Given today’s high gas prices, many car shoppers are turning their attention to hybrids and other fuel-efficient vehicles. Electric cars like those built by Tesla [NASDQ:TSLA] could be attractive to better-off buyers, but Palo Alto-based Tesla is facing some legal problems that may slow the selling process.
Automotive News reports that dealer networks and government regulators across the U.S. have begun to question Tesla’s sales techniques. And in several cases, they’ve threatened legal action to stop the start-up.
A new paradigm for auto sales
According to the National Automobile Dealers Association, 48 states have franchise laws that forbid or restrict the ability of automakers to sell vehicles directly to the public. That’s why dealerships tend to be independently owned and operated. Tesla showrooms, on the other hand, are owned by Tesla itself.
However, Tesla says that the majority of its showrooms — designed by George Blankenship, the man behind Apple’s outrageously successful chain of retail shops — don’t actually conduct sales; they simply share information about Tesla vehicles. When it’s time to seal the deal, Tesla staff point prospective shoppers to the automaker’s website, where they can customize and reserve their vehicle.
Other dealers aren’t buying it. They insist that even though Tesla’s showroom staff don’t technically sell vehicles on site, they do everything else that a traditional dealership would do. In short, they argue that by facilitating the sales process, Tesla showrooms are essentially conducting sales.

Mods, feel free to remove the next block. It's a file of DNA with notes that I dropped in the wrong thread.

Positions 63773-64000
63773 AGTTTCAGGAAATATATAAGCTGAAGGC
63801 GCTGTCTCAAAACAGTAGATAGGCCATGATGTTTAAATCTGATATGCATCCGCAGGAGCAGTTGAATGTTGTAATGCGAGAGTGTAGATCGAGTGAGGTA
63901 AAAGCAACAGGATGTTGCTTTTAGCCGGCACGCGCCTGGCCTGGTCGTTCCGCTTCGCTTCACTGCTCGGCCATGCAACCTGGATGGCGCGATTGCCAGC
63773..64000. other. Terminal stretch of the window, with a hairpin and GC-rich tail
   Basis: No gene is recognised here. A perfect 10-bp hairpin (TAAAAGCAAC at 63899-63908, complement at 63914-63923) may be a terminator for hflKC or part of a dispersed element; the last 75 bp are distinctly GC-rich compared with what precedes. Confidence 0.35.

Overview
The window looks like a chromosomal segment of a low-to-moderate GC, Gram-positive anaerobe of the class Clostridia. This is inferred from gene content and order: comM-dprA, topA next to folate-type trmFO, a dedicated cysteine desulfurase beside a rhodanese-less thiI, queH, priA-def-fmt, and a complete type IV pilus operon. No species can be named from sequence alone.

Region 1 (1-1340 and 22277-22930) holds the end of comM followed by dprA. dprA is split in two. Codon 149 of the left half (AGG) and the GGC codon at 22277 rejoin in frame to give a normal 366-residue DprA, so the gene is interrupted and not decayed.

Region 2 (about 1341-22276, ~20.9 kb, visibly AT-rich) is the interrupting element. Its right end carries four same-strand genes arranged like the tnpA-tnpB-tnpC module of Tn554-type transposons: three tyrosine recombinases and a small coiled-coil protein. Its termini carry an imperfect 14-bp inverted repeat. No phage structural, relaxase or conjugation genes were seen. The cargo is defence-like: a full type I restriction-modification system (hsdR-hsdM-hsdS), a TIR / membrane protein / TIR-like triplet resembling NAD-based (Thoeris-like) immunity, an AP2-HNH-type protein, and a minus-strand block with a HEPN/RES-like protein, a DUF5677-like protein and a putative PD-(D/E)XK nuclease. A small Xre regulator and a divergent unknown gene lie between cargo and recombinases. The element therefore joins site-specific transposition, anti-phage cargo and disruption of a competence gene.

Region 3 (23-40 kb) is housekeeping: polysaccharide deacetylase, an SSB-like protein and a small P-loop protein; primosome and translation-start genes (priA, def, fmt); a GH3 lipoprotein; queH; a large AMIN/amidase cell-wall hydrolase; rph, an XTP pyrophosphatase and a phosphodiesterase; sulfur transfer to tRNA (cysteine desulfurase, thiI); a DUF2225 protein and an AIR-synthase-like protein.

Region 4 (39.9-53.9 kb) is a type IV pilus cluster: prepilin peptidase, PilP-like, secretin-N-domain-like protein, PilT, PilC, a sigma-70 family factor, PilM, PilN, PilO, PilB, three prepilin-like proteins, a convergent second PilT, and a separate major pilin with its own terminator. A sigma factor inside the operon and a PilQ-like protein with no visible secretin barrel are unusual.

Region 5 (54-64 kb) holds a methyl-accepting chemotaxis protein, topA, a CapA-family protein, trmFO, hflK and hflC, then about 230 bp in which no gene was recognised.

To date, questions about the legality of Tesla showrooms have arisen in four states: Illinois, Massachusetts, New York, and Oregon. Because franchise laws vary from state to state, each case is a bit different: some complaints have been brought by dealer associations, and in Illinois, the challenge was lodged by the Secretary of State. Tesla says that it is doing everything it can to comply with each state’s regulations.
Tesla currently maintains 17 showrooms in 10 states and the District of Columbia, but it’s set to open another six this fall. As Tesla expands operations and its reputation grows, we’d expect to see many, many more challenges to its business model down the line.
Will Tesla eventually shift to a conventional model of independently owned dealerships? Or will it bring about a change in the way that state laws are written — laws generally written decades ago, when there was far less competition in the marketplace and states wanted to put big automakers on more equal footing with smaller ones?
And more importantly, will Tesla’s unusual sales paradigm — which has recently been copied, in part, by Audi — change the way that automakers interact with customers?
This story originally appeared at The Car Connection.